the packrat king

If you’ve ever visited Lotusland, you’ll instantly know why I was drawn to these clamshells.

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Set up temporarily on a bird bath stand. I was hoping they’d hold a lot more water than they do.

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Sitting on the stand at these awkward angles, the only stable arrangement, leaves just a very shallow pool. Possibly enough to slake a bird’s thirst, if not enough for a Botticelli bath.


The real deal at Lotusland.

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When one of my high school buddies called to ask if I knew of someone who would be interested in sorting and pricing the contents of his father’s garage, I immediately grasped the enormity he faced. This garage was mythic. I had visited it once, maybe twice as a teenager, and the endless drawers of rocks and gemstones, the shelves filled with the corruscated shapes of geodes, had left an indelible impression. There was also a hazy impression of a typical, post-WWII suburban garage divided into cramped rooms stuffed to the gunwhales with whatever had aroused his dad’s magpie tendencies, which were epic by any magpie standards. As a teenager, I couldn’t help but compare it to the garage at my parents’ home, which most disappointingly housed a car and tidy laundry facilities. I had to see it again, if only to test the soundness of adolescent memories that had burnished that garage into a cave of wonders. Was it just a junk pile? I needed an impartial third eye to soberly assess this storehouse of dreams. Marty agreed to come along.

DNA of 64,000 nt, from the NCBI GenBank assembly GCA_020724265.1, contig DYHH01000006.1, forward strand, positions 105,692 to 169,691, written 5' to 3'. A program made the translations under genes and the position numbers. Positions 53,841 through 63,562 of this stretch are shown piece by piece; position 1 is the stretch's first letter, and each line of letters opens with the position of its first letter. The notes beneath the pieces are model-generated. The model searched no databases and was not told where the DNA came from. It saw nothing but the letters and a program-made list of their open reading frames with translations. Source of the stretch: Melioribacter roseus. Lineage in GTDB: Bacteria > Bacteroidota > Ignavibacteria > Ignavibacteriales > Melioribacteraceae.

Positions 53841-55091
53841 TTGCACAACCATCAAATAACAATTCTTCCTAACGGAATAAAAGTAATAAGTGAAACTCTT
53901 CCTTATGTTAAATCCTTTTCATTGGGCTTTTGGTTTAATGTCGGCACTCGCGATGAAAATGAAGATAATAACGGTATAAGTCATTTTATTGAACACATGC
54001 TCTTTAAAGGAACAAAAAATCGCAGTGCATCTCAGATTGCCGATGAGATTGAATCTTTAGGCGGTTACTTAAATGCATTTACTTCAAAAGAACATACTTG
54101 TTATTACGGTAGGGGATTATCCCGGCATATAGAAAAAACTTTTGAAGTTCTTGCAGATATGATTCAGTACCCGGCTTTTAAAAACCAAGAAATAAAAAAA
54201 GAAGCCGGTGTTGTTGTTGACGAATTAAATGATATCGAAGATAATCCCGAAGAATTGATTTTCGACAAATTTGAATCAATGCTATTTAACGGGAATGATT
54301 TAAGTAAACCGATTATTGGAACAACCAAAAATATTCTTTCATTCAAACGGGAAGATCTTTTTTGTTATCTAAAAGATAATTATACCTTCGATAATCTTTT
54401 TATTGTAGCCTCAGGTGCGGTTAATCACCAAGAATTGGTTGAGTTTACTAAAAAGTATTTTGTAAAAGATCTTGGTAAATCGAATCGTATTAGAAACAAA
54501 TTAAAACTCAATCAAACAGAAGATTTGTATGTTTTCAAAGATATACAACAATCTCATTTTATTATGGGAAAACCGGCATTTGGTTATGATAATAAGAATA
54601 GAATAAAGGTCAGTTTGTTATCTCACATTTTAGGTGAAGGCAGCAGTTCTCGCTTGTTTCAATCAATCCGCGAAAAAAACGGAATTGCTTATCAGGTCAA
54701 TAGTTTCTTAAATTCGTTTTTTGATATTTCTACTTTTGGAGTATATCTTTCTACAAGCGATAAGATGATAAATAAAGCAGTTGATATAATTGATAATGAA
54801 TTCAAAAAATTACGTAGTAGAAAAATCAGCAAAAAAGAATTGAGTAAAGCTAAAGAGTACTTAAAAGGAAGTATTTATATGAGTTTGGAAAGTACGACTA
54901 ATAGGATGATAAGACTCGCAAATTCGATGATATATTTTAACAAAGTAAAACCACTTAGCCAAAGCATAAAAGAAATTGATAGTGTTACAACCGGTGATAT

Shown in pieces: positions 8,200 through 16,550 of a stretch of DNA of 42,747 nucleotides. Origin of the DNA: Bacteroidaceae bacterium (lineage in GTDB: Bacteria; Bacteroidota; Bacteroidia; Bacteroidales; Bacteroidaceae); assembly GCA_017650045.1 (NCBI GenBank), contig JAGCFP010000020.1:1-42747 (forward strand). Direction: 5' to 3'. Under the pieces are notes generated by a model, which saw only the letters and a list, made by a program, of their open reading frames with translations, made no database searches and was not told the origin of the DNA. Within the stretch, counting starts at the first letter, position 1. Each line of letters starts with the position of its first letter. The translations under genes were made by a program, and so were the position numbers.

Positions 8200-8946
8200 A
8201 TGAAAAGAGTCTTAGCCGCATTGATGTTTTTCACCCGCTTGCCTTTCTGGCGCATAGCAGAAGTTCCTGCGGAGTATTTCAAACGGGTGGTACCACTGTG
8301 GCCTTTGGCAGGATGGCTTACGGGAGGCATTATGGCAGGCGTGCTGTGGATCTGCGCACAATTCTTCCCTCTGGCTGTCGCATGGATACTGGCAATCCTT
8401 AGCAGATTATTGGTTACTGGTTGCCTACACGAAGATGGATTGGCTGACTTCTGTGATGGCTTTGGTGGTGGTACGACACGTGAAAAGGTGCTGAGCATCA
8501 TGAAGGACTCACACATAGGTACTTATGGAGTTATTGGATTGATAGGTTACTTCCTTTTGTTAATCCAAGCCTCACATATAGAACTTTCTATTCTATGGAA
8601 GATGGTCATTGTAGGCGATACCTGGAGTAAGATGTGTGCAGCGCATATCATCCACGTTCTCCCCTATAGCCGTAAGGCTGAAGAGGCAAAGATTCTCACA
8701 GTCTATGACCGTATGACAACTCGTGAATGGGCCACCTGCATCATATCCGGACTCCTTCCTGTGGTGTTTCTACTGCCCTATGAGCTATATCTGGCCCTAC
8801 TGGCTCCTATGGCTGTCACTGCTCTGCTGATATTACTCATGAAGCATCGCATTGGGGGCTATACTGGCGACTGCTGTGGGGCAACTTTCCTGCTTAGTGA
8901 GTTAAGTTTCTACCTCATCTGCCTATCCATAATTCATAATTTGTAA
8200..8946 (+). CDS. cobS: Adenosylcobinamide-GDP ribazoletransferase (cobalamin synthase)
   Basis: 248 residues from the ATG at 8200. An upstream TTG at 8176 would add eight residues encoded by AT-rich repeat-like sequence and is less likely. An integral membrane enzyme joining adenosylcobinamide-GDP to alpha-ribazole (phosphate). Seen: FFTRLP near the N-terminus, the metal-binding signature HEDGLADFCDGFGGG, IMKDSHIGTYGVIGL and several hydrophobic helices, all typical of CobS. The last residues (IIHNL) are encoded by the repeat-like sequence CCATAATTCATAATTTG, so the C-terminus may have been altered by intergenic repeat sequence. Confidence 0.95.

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Clams just aren’t growing them like this anymore.

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My buddy figured two years would be needed to get the job done, the contents sorted and priced, destined for collectors or sold as scrap. Two years now seems an optimistic number to me. Inching sideways through the packed shelves, a new question pops up with each step: How long does Kodachrome film last? Why all the boxes of pencils? Is this Life magazine with Paul and Linda on the cover worth anything? And then there’s the big question that looms over everything: How could he leave all this stuff for his family to sort through? It is an overwhelming, Herculean task. My buddy will be living with what is essentially a physical manifestation of the dusty nooks and crannies of his father’s imagination for years to come….oh, wait a minute. Is that really such a bad thing? Looking at my buddy’s haggard face, I wasn’t sure.

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I grabbed my Lotsuland clamshells, a set of cocktail glasses sporting the pirate ship logo of the old Tasman Sea, now closed, and made a clean getaway. Marty fully corroborated my impressions, that this man had collected his way into something extraordinary. Bizarre and of dubious value, but extraordinary.

I can’t wait to go back.

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9 Responses to the packrat king

  1. Lost Roses says:

    Yeah, this kind of thing worries me too. I’d love to be on the buying end of this as an estate sale but would hate to be the sellers! Must organize…

  2. Kris P says: